Maraile Görgen:
Democracy and Decentralisation in Cambodia - Capacity Buildings for Female Commune Councilors with the Goal to Increase the Development of their Communes


Georg August Universität Göttingen, Germany

With the introduction of the Millennium Development Goals, world wide poverty reduction obtained a new importance. To eradicate or at least decrease poverty and hunger until the year 2010, many economical as well as political terms need to be ensured. The most important issue is the guaranty of an efficient, democratic political system. With the introduction of the decentralisation reform by the Royal Government of Cambodia in the year 2001, democracy became an important aspect in Cambodian politics. Decentralisation means that certain rights, responsibilities and resources are transferred from the central level of government to the democratically elected communes. It aims to promote democracy and to improve the living conditions of the populations. In this decentralisation process, the enactment of the Law on Elections of Commune Councils took place. In February 2002 the first commune council elections were held in all 1621 communes with 11261 councilors elected. Although the 1993 constitution guarantees equality between men and women, only 8, 5% of these elected councilors are female. That ``the systematic integration of women augments the democratic basis, the efficiency and the quality of activities of local government'' was recognised by the Cambodian government as well as by international stakeholders. Therefore capacity buildings were developed to strengthen the capacity of female councilors. Today, many of them are attending capacity buildings which aim to address specific challenges female councilors are facing and to enhance their capacity to perform their roles and functions. Moreover the capacity buildings provide space in order to experience sharing and networking. The capacity buildings have been successful so far: 75% of the female councilors attending capacity buildings/forums supported by the German Technical Cooperation reported that these forums contributed to an increased knowledge about their duties and responsibilities in the council. Female councilors are able to undertake own projects that contribute to the development of their commune. Moreover 86% of the interviewed female councilors want to re-stand for the 2007 commune council elections. As these results show, Cambodian women move towards a democratic, decentralised country and a society which aims to fight hunger and poverty.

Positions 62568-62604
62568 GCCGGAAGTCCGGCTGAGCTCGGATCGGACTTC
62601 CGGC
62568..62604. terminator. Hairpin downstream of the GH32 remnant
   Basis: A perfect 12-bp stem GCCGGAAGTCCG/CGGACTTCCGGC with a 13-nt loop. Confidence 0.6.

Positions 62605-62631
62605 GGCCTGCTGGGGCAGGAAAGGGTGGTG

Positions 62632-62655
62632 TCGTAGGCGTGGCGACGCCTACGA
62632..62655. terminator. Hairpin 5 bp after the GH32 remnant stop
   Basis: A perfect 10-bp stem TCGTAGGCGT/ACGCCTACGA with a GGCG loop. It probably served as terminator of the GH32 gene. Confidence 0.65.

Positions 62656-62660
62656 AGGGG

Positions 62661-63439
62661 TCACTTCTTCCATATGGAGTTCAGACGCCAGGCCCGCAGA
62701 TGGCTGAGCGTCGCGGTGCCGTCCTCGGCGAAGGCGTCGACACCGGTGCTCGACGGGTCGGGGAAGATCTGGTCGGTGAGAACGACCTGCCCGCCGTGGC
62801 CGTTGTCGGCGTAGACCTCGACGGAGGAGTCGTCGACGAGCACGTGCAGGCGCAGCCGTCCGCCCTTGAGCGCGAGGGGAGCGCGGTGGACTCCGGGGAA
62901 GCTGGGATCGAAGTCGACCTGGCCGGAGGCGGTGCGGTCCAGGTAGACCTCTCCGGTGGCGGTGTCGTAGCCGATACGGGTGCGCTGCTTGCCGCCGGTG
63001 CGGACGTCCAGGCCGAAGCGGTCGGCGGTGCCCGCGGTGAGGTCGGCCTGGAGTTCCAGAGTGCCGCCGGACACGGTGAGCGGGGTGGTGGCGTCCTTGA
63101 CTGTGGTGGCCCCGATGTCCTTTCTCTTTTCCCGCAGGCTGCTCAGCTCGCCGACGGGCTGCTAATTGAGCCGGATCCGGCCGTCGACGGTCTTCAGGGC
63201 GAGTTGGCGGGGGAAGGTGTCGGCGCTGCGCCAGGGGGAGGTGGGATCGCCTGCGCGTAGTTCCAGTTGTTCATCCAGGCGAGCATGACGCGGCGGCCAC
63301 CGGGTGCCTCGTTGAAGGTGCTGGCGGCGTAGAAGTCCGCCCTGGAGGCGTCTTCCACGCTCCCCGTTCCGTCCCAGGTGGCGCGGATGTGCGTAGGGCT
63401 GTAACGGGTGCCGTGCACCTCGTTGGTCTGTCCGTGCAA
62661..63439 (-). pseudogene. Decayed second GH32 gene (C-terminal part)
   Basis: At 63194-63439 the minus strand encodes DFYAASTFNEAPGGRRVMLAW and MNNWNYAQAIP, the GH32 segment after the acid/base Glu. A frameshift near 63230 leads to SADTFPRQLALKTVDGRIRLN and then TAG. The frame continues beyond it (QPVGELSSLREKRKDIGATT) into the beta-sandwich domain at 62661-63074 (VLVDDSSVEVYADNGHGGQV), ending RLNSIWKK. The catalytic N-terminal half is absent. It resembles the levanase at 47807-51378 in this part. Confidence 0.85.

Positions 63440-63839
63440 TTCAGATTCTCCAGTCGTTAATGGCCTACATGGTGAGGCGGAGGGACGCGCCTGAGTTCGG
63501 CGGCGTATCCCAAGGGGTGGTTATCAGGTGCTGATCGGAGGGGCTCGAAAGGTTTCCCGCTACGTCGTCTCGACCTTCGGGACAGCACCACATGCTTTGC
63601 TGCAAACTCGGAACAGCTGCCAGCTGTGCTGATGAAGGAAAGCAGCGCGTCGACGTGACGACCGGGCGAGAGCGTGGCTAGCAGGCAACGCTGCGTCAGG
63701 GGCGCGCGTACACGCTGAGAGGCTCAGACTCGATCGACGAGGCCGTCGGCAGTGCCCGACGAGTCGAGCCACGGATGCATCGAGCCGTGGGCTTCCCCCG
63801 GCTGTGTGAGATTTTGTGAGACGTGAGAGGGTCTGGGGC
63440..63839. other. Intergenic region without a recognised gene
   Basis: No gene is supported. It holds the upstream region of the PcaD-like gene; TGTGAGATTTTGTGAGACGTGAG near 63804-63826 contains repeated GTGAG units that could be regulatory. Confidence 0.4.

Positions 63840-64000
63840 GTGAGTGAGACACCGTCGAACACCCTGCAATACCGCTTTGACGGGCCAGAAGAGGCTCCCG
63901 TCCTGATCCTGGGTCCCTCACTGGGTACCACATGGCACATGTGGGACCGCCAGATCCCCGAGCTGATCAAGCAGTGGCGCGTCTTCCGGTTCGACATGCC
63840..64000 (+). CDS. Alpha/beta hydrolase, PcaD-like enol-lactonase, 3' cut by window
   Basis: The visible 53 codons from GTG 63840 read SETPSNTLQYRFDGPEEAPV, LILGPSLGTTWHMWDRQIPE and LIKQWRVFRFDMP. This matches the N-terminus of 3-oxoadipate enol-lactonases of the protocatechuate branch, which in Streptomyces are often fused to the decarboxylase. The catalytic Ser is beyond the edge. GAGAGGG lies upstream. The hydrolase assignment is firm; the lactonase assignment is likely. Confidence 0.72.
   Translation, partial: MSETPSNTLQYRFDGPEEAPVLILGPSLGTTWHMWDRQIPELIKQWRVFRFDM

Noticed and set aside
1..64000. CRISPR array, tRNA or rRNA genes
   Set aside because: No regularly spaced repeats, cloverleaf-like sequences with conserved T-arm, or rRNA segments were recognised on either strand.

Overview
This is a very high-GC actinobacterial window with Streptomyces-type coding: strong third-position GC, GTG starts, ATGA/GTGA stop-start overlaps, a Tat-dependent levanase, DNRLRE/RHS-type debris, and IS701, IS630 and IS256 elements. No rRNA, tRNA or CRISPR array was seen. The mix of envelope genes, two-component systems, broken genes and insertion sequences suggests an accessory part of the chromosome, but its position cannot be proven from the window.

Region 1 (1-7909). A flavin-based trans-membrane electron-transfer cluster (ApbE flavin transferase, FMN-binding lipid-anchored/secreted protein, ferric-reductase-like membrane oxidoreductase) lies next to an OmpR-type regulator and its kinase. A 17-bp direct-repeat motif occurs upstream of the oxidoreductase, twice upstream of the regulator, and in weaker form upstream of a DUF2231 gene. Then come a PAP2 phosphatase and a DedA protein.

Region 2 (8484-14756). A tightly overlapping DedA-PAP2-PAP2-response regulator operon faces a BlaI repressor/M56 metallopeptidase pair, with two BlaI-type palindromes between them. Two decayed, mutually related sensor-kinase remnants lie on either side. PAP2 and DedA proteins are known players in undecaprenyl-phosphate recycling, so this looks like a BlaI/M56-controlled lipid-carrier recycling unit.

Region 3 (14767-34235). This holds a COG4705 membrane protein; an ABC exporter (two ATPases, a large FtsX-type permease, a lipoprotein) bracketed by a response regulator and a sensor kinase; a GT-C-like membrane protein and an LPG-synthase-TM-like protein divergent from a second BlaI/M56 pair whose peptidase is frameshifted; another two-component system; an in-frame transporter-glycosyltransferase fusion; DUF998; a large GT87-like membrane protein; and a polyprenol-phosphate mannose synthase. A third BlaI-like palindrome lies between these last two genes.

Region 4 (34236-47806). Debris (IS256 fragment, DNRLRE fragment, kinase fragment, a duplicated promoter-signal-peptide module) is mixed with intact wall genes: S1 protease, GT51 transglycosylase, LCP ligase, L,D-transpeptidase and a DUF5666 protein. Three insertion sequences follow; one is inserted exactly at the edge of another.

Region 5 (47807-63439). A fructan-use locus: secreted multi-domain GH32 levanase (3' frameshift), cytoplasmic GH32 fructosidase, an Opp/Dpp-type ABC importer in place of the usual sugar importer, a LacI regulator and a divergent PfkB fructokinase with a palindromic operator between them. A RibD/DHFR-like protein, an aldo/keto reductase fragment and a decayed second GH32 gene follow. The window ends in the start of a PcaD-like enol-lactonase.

Keywords: Decentralisation, Democracy, fighting Poverty and Hunger, Gender

Poster (pdf-Format):


Contact Address: Maraile Görgen, Georg August Universität GöttingenLeinestrasse 34, 37073 Göttingen, Germany, e-mail:
Andreas Deininger, September 2006